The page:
Safety repairs are an inevitable part of the lifecycle of carriageway, footways and cycleways. These repairs are typically restricted to defects such as potholes, uneven slabs and uneven tarmac. They do not include the areas surrounding the defect showing signs of general deterioration or risk factors that may give rise to safety defects in future.
Previous Codes of Practice set national standards for the inspection and repair of safety defects. However, the Code of Practice for Well Managed Highway Infrastructure requires local authorities to develop local guidance based on evaluation of local risk factors.
- setting the frequency of routine safety inspections for each street in the city
- setting guidelines for the levels at which potential safety defects will be investigated
- setting defect categories to determine type and timing of any repairs required
- documenting any exceptions and reasons for this.
Brighton & Hove City Council has therefore undertaken a thorough review of its Highway Safety Inspection regime. Based on evaluation of several factors that affect risk on the public highway network, inspection frequencies have been revised and local levels for investigation and repair of safety defects have been established
Due to the number of changes required by the Code of Practice 2016, Brighton & Hove City Council has produced a separate policy for Safety Maintenance, which will be a principal document in the defence of third party liability claims.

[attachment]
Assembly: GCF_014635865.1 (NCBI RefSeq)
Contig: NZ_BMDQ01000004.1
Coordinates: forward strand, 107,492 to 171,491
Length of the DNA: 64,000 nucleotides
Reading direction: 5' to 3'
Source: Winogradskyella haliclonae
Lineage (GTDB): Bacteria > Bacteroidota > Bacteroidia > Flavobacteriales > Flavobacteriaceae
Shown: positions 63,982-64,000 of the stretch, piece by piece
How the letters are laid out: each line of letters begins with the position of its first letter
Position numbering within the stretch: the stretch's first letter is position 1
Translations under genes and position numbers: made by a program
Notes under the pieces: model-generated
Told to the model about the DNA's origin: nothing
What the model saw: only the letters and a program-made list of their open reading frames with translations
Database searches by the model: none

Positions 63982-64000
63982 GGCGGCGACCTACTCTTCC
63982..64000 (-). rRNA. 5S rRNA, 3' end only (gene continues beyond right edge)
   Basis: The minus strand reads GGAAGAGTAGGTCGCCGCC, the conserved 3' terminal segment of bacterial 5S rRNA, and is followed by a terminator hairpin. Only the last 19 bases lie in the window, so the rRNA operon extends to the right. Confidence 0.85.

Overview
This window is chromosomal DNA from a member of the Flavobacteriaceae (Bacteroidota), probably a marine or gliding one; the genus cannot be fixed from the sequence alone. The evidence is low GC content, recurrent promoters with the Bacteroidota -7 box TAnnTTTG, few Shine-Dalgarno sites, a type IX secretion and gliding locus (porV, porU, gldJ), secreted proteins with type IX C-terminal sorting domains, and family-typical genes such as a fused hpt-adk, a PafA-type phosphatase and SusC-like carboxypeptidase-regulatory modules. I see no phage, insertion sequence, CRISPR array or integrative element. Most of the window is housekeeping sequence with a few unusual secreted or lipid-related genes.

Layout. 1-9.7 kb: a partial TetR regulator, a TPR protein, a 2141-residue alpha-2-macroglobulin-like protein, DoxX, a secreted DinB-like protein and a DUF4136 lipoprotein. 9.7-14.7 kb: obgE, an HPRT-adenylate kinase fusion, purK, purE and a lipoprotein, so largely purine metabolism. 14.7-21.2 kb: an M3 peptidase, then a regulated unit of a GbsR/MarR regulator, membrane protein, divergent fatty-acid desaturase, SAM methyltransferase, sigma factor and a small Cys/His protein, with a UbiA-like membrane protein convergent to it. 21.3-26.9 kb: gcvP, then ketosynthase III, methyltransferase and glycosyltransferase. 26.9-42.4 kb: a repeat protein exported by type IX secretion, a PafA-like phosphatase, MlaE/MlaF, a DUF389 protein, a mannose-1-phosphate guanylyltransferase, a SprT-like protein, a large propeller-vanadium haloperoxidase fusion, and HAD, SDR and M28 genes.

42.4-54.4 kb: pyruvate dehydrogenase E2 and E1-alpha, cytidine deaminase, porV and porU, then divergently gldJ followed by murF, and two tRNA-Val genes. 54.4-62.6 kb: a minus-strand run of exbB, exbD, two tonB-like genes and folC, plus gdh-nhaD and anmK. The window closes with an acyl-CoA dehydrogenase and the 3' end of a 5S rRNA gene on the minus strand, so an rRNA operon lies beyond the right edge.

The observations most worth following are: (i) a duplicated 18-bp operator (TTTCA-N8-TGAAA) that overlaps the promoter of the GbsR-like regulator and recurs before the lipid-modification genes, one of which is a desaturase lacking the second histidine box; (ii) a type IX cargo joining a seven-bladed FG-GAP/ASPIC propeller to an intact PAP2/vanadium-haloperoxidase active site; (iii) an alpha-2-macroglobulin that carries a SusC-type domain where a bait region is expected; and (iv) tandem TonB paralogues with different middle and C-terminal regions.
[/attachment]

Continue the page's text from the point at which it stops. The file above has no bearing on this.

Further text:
Brighton & Hove City Council has an approved Winter Service Plan which documents its strategy and operational procedures for dealing with winter weather conditions. Gritting routes cover all main routes and all bus routes within the city. A priority network for operating under extreme conditions has been identified, which concentrates resources on the most urgent thoroughfares in the city. The Winter Service Plan was reviewed following the severe winters of 2009/2010 in consultation with the public via a Scrutiny Panel and with emergency services and other organisations through the Sussex Resilience Forum and Transport Partnership and in partnership with neighbouring authorities.
Resilient network and emergency planning
The council’s resilient network is part of the network hierarchy and identifies critical highway infrastructure where failure could cause severe disruption to the functioning of the city. The resilient network is based on the priority network for winter gritting and encompasses the major routes through the city.
In defining the resilient network, consideration was given to other elements of local transport policy and strategy wherever possible, including supporting economic growth, regeneration, emergency services, walking and cycling, bus routes, travel planning, routes to stations and other interchange facilities. Consultation was undertaken with transport operators and the Resilience Forum, and the resilient network is a key part of the asset management investment strategy.
The Highway Asset & Engineering Manager is part of the council’s Emergency Planning group, where scenarios are regularly tested, and works closely with the Flood Prevention Officer. Emergency plans have been drawn up for flooding incidents in specific locations such as Patcham.